Today Marks the Anniversary of the First Salem Witch Hanging

A memorial to those who were hanged.
A memorial to those who were hanged. –MEGAN TURCHI/

Today marks the day of the first hanging in what would eventually become known as the Salem Witch Trials.

Bridget Bishop was tried for witchcraft, gaining more accusations than any other alleged witch on trial. After pleading innocent, she was found guilty. She was hanged in Salem on June 10, 1692.

According to the History Channel, “Bishop, known around town for her dubious moral character, frequented taverns, dressed flamboyantly (by Puritan standards), and was married three times.’’ (Gasp!)

The first women in the coastal Massachusetts town to be charged with witchcraft were Sarah Good, Sarah Osborne, and Tituba, an Indian slave from Barbados, in March 1692.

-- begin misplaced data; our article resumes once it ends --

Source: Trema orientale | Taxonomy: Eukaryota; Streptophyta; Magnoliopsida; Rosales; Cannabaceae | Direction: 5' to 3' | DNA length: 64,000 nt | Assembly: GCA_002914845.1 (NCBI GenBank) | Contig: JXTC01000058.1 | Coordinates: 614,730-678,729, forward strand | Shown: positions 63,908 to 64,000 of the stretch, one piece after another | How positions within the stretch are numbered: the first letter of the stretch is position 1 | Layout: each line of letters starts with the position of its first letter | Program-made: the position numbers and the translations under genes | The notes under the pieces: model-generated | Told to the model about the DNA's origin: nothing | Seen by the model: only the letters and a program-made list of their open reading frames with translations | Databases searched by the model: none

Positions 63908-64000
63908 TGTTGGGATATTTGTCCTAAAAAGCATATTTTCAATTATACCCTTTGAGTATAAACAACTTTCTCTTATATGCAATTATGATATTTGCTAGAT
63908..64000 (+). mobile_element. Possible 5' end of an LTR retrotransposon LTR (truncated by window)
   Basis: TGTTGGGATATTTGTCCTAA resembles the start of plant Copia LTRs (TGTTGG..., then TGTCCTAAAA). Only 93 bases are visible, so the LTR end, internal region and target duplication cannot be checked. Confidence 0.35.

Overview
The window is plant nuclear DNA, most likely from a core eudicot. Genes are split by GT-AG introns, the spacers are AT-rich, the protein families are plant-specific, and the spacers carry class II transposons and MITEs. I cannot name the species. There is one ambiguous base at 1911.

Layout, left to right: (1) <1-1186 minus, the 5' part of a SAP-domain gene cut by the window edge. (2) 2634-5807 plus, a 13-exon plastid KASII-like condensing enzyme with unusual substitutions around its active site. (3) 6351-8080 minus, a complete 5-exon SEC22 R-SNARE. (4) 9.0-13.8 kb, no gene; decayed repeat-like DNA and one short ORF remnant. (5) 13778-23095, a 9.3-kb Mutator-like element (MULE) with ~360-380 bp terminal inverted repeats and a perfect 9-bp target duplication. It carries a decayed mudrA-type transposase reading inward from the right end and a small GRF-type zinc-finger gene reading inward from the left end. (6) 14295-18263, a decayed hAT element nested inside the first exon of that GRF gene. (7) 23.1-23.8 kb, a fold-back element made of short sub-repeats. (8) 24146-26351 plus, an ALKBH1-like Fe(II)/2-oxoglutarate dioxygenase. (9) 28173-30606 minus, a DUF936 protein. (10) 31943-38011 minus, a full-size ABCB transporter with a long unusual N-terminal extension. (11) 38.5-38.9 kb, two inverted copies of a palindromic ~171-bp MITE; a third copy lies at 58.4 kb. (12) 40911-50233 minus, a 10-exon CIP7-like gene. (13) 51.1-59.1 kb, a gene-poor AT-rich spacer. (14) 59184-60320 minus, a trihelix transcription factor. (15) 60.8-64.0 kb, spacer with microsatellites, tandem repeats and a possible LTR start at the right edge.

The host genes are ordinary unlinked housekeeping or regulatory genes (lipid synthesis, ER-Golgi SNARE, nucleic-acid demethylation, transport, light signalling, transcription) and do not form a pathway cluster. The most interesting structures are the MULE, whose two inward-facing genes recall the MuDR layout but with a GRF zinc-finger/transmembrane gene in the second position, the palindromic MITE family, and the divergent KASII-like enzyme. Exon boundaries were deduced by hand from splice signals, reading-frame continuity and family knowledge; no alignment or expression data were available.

Good was hanged on July 19, 1692, Osborne died in prison on May 10, 1692, and Tituba was released from jail and sold to a new master, according to the University of Missouri-Kansas City’s chronology of the trials.

The Salem Witch Trials would lead to 150 incriminations, and nineteen people total were hanged between June and October 1692, which was when the trials ended. Those who had been awaiting trial were released.

Today in Salem, you can see witch trial reenactments in the Old City Hall and you can walk through the cemetery where there is a Witch Trials Memorial to Bishop and the others that were hanged.


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